We use the Kinect to record and extract full body movements of the speakers in three-dimensional coordinates. At each time-instance, the signal consists of 60 (20 joints × 3 components—x, y, z) components. We reduce the signal input dimension with PCA. We use a shift-invariant sparse coding (SISC) algorithm to identify the commonly appearing patterns of body movements (Example). Online workers assess each pattern, along with verbal context, to decide if the pattern is just a mannerism or is a meaningful gesture.
Five types of features are extracted from the audiovideo recordings: disfluency, prosody, body movements, facial, and lexical. We use linear classifiers to predict the annotations with AUC up to 0.82. Our results also shows that the way a speaker evaluates his/her own speech is different than the way an audience perceives it. Speakers tend to emphasize more on verbal aspects of the speech while the audience focuses on the non-verbal aspects.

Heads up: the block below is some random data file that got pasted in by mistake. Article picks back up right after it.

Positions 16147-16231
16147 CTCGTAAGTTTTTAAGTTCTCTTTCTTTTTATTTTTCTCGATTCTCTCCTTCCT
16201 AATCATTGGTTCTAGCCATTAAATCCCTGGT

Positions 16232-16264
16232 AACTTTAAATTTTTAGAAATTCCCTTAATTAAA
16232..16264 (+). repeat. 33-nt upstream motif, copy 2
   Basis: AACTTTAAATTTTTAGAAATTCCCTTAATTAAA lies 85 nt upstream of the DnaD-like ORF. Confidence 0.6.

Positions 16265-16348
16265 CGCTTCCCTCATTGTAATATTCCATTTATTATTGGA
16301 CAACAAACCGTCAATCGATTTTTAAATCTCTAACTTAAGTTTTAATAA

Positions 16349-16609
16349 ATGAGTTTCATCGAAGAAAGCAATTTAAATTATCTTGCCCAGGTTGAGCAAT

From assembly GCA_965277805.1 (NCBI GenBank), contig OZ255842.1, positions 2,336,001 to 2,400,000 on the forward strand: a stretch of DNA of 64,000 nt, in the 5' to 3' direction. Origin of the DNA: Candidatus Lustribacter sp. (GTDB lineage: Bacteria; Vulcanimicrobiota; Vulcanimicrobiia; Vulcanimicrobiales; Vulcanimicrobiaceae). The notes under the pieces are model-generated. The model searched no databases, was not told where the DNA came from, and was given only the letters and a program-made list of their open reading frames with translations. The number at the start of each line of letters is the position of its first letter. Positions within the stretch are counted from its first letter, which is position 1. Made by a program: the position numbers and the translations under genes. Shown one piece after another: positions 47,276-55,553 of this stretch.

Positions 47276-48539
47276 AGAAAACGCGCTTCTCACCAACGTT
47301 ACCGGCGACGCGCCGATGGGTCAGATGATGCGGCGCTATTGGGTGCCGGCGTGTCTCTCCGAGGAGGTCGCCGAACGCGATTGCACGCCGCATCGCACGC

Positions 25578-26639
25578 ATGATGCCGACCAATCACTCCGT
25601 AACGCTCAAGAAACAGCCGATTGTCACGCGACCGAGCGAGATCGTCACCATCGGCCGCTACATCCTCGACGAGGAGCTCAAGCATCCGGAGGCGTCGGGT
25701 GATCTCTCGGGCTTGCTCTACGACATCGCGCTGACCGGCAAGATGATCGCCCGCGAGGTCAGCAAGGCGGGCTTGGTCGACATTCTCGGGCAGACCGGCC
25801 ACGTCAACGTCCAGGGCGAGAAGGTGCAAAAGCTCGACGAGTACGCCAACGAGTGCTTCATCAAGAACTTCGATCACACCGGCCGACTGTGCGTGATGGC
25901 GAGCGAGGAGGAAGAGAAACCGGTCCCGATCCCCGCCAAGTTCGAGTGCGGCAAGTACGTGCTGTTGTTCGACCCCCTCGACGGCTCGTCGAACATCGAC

For details, please read the papers.
M. Iftekhar Tanveer, Ru Zhao, Kezhen Chen, Zoe Tiet, M. Ehsan Hoque, AutoManner: An Automated Interface for Making Public Speakers Aware of Their Mannerisms , Proceedings of the 21st International Conference on Intelligent User Interfaces (IUI), April, 2016.
M. Iftekhar Tanveer, Ru Zhao, M. Ehsan Hoque, Automatic Identification of Non-Meaningful Body-Movements and What It Reveals About Humans arXiv preprint arXiv:1707.04790, 2017